It could have been easy, and rather disappointing for the writers of the CW show “Jane the Virgin,” to characterize the protagonist, Jane Gloriana Villanueva as fierce or sexy, an insensitive trope that relegates Latina women to being seen as objects. However, the writers cunningly demonstrate how fierce Jane is not by her looks, but rather by charm, wit and intelligence – characteristics not often written for Latina women in TV or films.
Loosely based on a 2002 Venezuelan telenovela, “Jane the Virgin” is about Jane, a determined and intelligent 24 year-old living in Miami with her mother and grandmother, who accidentally gets artificially inseminated with her boss’s sperm.
After watching a couple of episodes, I noticed that the characters in the show are reminiscent of another show I grew up watching, “Gilmore Girls.”
Both “Gilmore Girls” and “Jane the Virgin” are very similar in that the mothers get pregnant when they’re 16 years-old, raise daughters that are ambitious to achieve their dreams and have a strong mother-daughter duo.
And though I am team Rory pre-Gilmore Girls revival, “A Year in the Life” (another rant for another time), a new team has emerged, team Jane, and I feel far more included in that team.
It’s not that Rory Gilmore’s character failed to demonstrate how women can be leaders, it’s that in “Gilmore Girls,” women of color were often relegated to the sidelines as supporting actresses whereas in “Jane the Virgin,” women of color are the protagonists that lead the show.
After the #OscarsSoWhite stormed twitter in 2015, producers and executives in Hollywood began to converse about the need for more diversity, and though it is a conversation that is necessary, it is nothing new to people of color, especially women.
For years, there has been a lack of representation of Latina women in TV shows on major networks. That is why “Jane the Virgin” is the show that is leading into the new generation of Hollywood.
The show is not focused on accents or body types, but rather immigration reform and women pursuing higher education, topics that have become increasingly important during this current political climate.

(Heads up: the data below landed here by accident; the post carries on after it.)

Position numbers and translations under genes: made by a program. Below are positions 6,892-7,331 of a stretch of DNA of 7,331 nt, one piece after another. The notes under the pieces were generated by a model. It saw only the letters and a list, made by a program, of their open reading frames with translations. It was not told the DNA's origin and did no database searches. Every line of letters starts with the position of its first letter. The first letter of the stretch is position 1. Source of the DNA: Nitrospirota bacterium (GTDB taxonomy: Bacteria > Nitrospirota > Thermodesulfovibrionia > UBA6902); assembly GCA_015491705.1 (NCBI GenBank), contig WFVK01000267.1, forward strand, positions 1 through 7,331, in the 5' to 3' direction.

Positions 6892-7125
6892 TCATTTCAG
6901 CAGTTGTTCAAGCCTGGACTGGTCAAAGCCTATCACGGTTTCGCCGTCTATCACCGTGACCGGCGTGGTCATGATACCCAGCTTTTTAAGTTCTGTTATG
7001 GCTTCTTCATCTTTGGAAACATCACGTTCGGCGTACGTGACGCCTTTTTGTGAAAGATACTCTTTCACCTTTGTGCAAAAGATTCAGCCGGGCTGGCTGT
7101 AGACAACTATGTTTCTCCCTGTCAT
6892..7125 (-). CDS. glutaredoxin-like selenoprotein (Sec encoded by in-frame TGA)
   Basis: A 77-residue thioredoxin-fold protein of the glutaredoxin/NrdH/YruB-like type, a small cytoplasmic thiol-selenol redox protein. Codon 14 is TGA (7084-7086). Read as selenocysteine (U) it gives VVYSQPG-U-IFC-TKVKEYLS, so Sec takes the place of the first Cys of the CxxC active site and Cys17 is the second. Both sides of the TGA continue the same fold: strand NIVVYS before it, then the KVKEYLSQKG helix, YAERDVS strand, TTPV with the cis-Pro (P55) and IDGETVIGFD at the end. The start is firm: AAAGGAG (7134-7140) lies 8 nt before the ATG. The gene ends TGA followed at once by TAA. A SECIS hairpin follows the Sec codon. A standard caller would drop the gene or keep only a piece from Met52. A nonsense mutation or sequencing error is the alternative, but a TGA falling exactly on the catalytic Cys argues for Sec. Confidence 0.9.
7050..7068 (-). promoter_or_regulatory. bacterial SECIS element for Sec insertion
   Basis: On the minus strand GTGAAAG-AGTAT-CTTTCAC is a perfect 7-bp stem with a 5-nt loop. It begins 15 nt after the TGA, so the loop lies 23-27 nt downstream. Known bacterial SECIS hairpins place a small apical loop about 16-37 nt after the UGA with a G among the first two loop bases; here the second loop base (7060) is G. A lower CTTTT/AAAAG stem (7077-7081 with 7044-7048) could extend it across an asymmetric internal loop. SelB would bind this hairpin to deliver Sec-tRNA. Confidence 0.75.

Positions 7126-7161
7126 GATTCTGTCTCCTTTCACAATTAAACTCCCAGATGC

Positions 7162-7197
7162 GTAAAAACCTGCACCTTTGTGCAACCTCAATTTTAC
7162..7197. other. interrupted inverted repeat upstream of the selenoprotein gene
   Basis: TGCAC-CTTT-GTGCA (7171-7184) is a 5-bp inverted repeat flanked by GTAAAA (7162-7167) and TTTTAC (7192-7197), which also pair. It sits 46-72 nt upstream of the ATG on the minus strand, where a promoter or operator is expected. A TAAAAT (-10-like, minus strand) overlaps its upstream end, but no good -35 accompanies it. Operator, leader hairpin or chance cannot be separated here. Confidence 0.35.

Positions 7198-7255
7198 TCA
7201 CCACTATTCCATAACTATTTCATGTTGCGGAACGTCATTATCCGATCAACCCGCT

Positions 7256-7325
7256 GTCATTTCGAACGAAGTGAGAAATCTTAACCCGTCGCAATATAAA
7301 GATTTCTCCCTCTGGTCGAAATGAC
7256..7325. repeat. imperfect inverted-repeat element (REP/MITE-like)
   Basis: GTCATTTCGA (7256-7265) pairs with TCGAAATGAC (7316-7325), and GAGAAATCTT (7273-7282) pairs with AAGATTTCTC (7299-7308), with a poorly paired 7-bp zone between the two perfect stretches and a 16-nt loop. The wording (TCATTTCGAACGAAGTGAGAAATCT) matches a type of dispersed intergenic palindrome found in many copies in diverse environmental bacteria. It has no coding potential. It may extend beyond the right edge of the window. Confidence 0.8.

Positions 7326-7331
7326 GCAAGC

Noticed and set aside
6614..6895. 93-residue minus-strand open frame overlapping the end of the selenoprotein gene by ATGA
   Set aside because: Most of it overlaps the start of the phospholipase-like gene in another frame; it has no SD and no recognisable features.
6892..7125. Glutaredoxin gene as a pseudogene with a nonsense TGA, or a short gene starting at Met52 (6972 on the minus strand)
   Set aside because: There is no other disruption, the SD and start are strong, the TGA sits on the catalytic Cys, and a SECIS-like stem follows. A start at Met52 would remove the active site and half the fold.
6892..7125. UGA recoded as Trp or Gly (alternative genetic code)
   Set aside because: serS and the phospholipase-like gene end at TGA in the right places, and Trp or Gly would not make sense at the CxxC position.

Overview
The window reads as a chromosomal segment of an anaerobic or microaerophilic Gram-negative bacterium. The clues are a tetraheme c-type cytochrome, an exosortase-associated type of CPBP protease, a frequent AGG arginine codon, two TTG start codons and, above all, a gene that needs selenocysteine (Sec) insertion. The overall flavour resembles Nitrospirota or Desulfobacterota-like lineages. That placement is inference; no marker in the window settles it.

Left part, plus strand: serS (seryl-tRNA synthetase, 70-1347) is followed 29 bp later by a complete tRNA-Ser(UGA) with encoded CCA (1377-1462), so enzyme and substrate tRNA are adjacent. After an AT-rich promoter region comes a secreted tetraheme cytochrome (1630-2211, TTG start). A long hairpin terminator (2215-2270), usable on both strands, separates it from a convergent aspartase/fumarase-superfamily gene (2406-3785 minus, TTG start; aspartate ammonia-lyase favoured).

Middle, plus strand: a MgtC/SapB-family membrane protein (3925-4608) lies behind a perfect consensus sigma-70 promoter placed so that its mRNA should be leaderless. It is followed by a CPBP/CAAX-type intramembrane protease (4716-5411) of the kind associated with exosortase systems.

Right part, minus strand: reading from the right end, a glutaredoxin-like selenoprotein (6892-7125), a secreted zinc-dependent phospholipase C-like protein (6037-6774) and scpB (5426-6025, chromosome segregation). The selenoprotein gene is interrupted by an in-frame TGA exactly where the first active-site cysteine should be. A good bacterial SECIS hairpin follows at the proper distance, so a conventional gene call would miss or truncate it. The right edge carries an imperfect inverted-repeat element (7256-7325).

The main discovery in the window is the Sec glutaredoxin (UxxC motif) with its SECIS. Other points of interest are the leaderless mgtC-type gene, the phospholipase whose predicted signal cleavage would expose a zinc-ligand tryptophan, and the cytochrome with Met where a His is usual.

Yes, it is a telenovela replete with unexpected plot twists, but the way in which the writers choose to weave Latino culture into the characters’ personalities is why the show ultimately stands out amongst the CW’s other shows such as “Riverdale,” a teen-drama that involves milkshakes, makeout scenes and danger.
For example, (as one might have guessed) Jane is a virgin and has intended to keep that promise until the day she gets married. This decision stems from a conversation Jane had with her grandmother, Alba Villanueva when she was a little girl, in which Jane crumples up an innocent-looking flower and tries to make it look beautiful again.
After Jane realizes that she can’t make the flower look like it once was, Alba says (in Spanish!), “Eso es lo que sucede cuando pierdes tu virginidad.” In translation, “That’s what happens when you lose your virginity.”
Alba uses her Catholic values to teach Jane about the “consequences” of having premarital sex, a conversation that represents how religion and cultural identity shapes the beliefs of many Latinas.
Not only does this set-up Jane’s beliefs, but it introduces the viewers to the kind of family she is growing up with and the ways in which her family, aside from being Latina, try to teach her lessons and instill values within her.
Rather than pitying women of color for their culture and struggles, “Jane the Virgin” has introduced a new generation of women that are resilient and reclaim these barriers that characterize who they are.
“Jane the Virgin” is the remedy Hollywood needs to understand why diversity is important to portray in TV shows.